Citizens and unions in cities across Europe took to the streets on Sunday for May Day marches and sent messages of protest to their governments, including in France where the holiday to honor workers was used as a rallying cry against newly re-elected President Emmanuel. Macron.
In Italy, after a two-year pandemic lull, an outdoor mega-concert was staged in Rome with rallies and protests in cities across the country. Besides work, peace was an underlying theme with calls for an end to Russia’s war in Ukraine.
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Italy’s three main unions were concentrating their main rally in the hilltop town of Assisi, a frequent destination of peace protests.
This year’s slogan is “Working for Peace”.
“It’s a May 1st of social and civil commitment for peace and work,” said the head of the Italian CISL union, Daniela Fumarola.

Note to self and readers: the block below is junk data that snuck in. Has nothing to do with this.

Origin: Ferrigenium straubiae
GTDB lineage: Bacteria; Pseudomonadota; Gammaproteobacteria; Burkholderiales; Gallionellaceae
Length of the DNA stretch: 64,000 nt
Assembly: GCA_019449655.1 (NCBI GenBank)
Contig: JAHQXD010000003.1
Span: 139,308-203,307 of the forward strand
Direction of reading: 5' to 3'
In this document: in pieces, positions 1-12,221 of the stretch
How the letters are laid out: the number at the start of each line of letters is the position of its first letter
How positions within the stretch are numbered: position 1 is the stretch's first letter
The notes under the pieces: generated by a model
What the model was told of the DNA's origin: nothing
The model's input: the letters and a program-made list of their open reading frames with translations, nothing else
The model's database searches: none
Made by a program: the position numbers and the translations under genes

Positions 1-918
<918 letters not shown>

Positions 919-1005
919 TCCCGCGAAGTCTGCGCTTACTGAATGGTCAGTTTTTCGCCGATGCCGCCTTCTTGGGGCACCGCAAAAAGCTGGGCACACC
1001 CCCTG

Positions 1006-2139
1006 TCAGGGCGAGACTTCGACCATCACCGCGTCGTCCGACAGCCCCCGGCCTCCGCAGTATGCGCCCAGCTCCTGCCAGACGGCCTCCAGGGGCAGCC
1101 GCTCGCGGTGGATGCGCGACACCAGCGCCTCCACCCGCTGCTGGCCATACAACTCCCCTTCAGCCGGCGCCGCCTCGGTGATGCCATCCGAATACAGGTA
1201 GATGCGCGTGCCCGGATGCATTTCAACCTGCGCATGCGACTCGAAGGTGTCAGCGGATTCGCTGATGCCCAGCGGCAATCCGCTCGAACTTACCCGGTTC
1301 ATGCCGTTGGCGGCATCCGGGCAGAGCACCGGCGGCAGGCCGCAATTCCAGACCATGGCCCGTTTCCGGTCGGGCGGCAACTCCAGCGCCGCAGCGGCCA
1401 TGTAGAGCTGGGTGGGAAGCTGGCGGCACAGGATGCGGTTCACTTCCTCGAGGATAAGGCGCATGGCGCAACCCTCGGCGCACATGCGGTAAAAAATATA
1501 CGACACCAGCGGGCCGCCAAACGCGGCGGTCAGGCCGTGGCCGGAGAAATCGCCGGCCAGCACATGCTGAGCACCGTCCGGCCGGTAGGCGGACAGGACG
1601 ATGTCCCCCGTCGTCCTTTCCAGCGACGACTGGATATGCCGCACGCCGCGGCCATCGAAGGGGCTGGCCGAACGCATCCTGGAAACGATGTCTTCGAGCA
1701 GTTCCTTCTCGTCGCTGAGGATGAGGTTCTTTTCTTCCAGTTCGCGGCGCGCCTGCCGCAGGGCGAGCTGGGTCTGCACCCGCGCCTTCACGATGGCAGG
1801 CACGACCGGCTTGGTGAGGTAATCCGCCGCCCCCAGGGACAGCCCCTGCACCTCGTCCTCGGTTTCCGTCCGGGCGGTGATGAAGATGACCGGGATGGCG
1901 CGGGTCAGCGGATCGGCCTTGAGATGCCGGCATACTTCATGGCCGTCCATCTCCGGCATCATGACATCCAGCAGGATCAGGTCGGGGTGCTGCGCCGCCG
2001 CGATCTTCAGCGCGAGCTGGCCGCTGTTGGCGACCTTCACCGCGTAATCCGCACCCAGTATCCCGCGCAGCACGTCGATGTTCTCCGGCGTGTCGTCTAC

Demonstrations were planned across Europe, including in Slovakia and the Czech Republic, where students and others planned to rally in support of Ukraine as communists, anarchists and anti-EU groups staged their own gatherings.
In France, the May Day rallies aim to show Macron the opposition he could face in his second five-year term and to stand up against his centrists ahead of the June legislative elections.
Opposition parties, especially the far left and the far right, seek to break the majority of his government.
In a first, far-right leader Marine Le Pen was absent from her party’s traditional wreath laying at the foot of a statue of Joan of Arc, replaced by the interim president of her National Rally party.
Le Pen was beaten by Macron in the second round of the presidential election and plans to campaign to retain her seat as legislator.
“I come to tell the French that the vote is not over. There is a third round, the legislative ones”, declared Jordan Bardella, “and it would be incredible to leave full powers to Emmanuel Macron”.
Read more: Far-right French leaders call for coalition alliance ahead of legislative elections